Remarks by Ambassador Robert Yamate

Independence Day Reception
Villa Philadelphia,
AntananarivoJuly 1, 2015

Honorable guests,

What a pleasure it is to be hosting you here at Villa Philadelphia, the first time we have had an Independence Day reception at the Ambassador’s residence in six years, and the first time in as many years that a United States Ambassador has had the honor of presiding over such an event.July 4th of this year marks the 239th anniversary of the United States’ Declaration of Independence.

It also marks one year since Madagascar and the United States fully re-engaged following the 2013 elections that marked the return of democracy to Madagascar.

The achievements we mark over this year in our bilateral relationship are indeed significant and worth mentioning.  Just a year ago, AGOA eligibility was restored, as a direct result of the restoration of elected democracy and renewed respect for human rights ushered in by President Rajaonarimampianina’s election.

Today, a year on, Madagascar is beginning to reap the benefits of this restored trade program.  It was always going to take time for Madagascar to emerge from the dire economic situation the newly elected officials inherited upon assuming office in 2014.  Although progress can sometimes be hard to see in the moment, the fact is, progress is being made. Madagascar is steadily finding its footing again.

There are bound to be challenges and occasional setbacks – some the result of external forces, some internally generated – but make no mistake about it: a stable and democratic Madagascar has the brightest of futures ahead of it. The United States’ development assistance is again on the rise, and such development is a joint effort.

Just two weeks ago, I traveled with the Minister of Environment to Fianarantsoa and Ranomafana to see the incredible work being done by Malagasies and Americans together, with assistance from USAID, Stonybrook University, the Peace Corps, and numerous international and local groups – to restore forests, create jobs in impoverished areas, increase crop yields, protect Madagascar’s precious and unique wildlife, and to help build rural health capacity.

The work being done in Fianarantsoa and Ranomafana, and in dozens of other locations around the country, is the clearest demonstration of the amazing results we can achieve when we all work together, in unison and as partners.As many of you know, this is the second time in Madagascar for my wife Michiko and myself.

We were here in the late 1980s, when we first fell in love with the people and the culture of your incredible country.  Madagascar has changed in so many ways since our first adventures here.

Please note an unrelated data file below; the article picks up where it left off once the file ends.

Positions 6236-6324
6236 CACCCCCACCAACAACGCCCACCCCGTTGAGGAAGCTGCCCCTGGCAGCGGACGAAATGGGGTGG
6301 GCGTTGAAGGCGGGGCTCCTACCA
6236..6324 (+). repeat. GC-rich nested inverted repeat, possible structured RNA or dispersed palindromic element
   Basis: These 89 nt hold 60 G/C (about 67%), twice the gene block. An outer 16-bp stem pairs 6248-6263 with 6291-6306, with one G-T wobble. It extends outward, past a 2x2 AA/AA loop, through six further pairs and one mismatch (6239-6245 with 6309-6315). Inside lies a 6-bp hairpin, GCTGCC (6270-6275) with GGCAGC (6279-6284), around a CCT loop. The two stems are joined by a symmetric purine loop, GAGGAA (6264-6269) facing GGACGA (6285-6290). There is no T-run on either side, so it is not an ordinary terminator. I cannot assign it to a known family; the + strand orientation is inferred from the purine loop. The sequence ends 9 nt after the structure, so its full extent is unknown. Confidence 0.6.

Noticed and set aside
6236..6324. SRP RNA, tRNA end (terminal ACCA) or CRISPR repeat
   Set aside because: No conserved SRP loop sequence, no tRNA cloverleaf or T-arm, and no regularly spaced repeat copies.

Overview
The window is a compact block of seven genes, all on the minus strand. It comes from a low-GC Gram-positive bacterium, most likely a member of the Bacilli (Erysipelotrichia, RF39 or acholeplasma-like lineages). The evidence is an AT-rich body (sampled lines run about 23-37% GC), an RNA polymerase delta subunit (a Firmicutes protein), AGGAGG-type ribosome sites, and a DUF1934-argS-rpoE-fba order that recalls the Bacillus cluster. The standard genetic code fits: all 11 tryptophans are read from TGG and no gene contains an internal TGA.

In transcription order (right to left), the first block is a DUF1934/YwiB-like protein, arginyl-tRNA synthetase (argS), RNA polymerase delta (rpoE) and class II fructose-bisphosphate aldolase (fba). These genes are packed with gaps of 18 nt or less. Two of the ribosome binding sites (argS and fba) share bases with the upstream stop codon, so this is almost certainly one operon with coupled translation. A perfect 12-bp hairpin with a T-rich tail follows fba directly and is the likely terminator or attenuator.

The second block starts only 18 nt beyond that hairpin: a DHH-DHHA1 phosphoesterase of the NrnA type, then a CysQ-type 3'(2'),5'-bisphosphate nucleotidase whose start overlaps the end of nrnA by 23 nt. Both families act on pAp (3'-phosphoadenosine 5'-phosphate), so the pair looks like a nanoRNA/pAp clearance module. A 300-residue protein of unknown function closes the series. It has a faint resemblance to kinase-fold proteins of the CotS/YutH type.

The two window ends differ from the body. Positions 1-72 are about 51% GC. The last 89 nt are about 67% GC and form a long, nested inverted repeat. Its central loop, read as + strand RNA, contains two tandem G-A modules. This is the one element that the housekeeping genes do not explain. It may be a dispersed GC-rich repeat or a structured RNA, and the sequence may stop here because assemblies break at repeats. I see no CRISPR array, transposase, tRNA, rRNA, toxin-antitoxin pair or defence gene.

I still remember walking out of my office at the old U.S. Embassy in Antsahavola, to mix and mingle with Malagasy in the Buffet du Jardin, or chatting with shoppers at the supermarche’ Prisunique.Michiko and I retain ouning of democratic roots, increased economic growth, and increased oppr immense affection for Madagascar, and hope our return will witness further deepeortunities for all.

Increased opportunities, especially for the omnipresent youth population of Madagascar, the dynamism and optimism of which are represented here today by the  2014 Malagasy participants in President Obama’s flagship program for young African leaders, the Mandela Fellows.  Creating a stable democracy, particularly after the events of recent years, was never bound to be easy.  We in the United States sometimes need to be reminded of the ups and downs we had in our own first decades of independence.

There were simply different viewpoints fueled by different interests – geographic, economic, and ideological – not unlike what Madagascar has experienced in its own process of laying the foundation of an independent state.  But the key to building a stable democracy is to persevere: to adhere to framework documents, to amend them as necessary but respect the need for their permanence, and to place the needs and well-being of the people ahead of individual interests, ambitions, or rivalries.

Democracy can be a challenging method of government, as we have seen from the events of the past few weeks.  But like the United States, Madagascar is rich in diversity, rich in natural resources, and rich in its talented people.

I am optimistic that the tensions of the past few weeks can be a lesson, providing an opportunity to reflect on what steps elected officials can take to consolidate the gains of the past year and a half and create, together, a better future for the people of this country.

As I reflect on what the United States and Madagascar share and have in common, I think back to a Malagasy saying – “Tsihy be lambanana ny ambanilantra.”  That is, “All of us who live under the same sky are woven together into one great mat.” So in closing – rich, poor, old democracies or new, regardless of skin color or level of education or occupation or orientation, we do indeed all share the sky above, and we are indeed all woven together into one great society. Thank you.